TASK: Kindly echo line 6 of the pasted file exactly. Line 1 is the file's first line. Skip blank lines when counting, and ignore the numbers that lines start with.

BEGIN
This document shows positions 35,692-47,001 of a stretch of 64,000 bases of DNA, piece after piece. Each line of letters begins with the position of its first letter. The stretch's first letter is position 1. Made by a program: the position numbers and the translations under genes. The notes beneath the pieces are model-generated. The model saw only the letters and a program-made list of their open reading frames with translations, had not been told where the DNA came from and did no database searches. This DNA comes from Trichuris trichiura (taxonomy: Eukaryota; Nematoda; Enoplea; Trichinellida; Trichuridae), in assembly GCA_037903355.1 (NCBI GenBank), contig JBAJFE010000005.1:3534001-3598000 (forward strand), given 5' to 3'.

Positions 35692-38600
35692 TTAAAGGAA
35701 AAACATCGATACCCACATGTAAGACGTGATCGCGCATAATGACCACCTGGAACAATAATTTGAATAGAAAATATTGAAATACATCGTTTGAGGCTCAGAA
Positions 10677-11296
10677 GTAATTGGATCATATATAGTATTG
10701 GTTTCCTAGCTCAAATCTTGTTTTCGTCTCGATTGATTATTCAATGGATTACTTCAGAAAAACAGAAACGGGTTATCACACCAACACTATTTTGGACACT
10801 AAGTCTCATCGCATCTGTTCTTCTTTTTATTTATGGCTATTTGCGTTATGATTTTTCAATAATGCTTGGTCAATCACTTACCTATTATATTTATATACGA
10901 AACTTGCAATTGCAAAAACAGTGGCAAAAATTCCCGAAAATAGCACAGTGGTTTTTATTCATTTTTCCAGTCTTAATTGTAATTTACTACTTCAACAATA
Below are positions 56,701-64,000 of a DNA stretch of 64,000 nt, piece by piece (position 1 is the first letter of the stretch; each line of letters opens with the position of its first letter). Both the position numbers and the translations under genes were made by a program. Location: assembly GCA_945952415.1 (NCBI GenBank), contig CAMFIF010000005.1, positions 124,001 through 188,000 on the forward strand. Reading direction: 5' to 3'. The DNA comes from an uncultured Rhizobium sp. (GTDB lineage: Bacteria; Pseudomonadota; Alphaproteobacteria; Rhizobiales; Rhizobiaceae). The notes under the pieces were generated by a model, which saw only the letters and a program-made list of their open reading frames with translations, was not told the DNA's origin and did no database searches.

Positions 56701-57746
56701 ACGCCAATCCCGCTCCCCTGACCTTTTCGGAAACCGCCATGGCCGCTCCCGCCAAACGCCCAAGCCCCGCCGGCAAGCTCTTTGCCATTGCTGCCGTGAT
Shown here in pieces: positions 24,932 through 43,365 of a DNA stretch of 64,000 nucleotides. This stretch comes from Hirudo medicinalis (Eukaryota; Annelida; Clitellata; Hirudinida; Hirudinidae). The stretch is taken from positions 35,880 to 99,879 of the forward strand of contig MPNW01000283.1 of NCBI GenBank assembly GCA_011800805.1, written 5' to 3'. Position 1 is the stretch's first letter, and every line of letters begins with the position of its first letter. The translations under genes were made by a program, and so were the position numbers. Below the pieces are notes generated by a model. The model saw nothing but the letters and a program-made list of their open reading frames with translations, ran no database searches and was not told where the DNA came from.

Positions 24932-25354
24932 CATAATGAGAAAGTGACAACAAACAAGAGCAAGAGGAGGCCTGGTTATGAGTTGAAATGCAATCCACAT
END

10677 GTAATTGGATCATATATAGTATTG